Species: Greek goldenring (Cordulegaster helladica)
Status: Endangered (EN)
Interesting Fact: Like other dragonflies, the Greek goldenring is a supreme aerial predator, hunting a range of other insects in flight.
The Greek goldenring is a large, beautifully patterned dragonfly with wide yellow rings encircling its otherwise black abdomen. It also has bright yellow markings on its thorax, and its eyes are large and green. Male and female Greek goldenrings are similar in appearance, but females are slightly larger, growing up to about eight centimetres in length. Like other golden-ringed dragonflies, the female Greek goldenring lays its eggs by driving them into the sandy sediments of rivers and brooks in a distinctive rhythmic, vertical flight. The eggs are likely to take a few weeks to hatch, but the larvae do not transform into adults for around two to six years, depending on the altitude. As its name suggests, the Greek goldenring is endemic to Greece, where it is found in the south of the country and on a number of islands.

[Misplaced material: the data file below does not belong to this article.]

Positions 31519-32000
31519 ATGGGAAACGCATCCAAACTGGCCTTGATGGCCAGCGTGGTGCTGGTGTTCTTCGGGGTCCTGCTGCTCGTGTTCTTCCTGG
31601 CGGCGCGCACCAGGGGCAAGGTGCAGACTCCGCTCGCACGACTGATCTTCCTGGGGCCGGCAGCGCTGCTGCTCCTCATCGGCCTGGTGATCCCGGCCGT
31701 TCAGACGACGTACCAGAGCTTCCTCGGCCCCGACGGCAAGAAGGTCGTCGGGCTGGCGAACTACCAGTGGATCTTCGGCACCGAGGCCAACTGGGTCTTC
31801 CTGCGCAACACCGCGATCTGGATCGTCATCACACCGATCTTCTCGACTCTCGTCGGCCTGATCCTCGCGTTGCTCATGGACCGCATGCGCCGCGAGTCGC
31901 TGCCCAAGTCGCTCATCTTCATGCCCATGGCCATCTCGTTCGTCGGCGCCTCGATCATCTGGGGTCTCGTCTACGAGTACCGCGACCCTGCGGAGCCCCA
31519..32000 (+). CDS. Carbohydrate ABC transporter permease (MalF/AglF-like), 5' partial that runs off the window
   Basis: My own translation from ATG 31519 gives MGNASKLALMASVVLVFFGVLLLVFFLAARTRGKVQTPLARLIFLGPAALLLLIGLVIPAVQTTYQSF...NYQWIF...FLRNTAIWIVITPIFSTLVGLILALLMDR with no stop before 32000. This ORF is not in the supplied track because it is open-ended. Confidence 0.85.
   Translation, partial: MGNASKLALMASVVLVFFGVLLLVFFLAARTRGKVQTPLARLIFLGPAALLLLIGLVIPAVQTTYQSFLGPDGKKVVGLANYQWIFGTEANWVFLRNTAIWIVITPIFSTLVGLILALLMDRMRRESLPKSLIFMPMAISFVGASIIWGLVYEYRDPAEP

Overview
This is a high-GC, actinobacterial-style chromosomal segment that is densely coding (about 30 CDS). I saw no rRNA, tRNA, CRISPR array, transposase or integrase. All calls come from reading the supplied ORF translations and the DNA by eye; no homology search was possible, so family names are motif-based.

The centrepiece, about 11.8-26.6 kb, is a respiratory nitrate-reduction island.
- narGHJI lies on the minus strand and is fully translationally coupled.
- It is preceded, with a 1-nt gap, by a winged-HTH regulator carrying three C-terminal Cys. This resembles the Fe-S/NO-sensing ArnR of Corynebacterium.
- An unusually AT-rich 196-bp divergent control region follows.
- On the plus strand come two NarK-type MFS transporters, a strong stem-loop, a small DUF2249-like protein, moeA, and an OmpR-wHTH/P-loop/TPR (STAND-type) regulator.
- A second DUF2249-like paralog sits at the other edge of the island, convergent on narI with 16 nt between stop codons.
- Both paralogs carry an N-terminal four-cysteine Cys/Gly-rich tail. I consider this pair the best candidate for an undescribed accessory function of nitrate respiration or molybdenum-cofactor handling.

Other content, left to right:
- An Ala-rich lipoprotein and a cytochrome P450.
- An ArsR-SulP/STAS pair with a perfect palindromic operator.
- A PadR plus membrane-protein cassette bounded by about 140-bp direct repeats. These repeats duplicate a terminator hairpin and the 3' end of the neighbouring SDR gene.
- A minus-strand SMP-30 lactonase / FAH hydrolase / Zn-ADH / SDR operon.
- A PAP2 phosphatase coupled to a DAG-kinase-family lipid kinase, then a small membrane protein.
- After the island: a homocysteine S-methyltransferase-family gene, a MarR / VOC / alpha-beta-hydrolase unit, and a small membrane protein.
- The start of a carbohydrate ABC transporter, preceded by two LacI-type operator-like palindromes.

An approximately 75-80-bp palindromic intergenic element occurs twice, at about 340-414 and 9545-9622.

Populations of the Greek goldenring are severely fragmented, and are believed to be declining due to habitat destruction and water extraction by humans. Some previously reported sites for this species have dried up in recent years, and drought and forest fires are also significant threats which could potentially increase due to climate change. Three subspecies of Greek goldenring are recognised, one of which is classified as Critically Endangered as it inhabits just a single spring at the Delphi archaeological site. No specific conservation measures are currently targeted at this threatened insect, but forest preservation and the control of water extraction have been recommended. The single site at Delphi also needs greater protection.
You can also find out more about conservation in Greece at WWF – Active conservation projects in Greece.
Liz Shaw, ARKive Text Author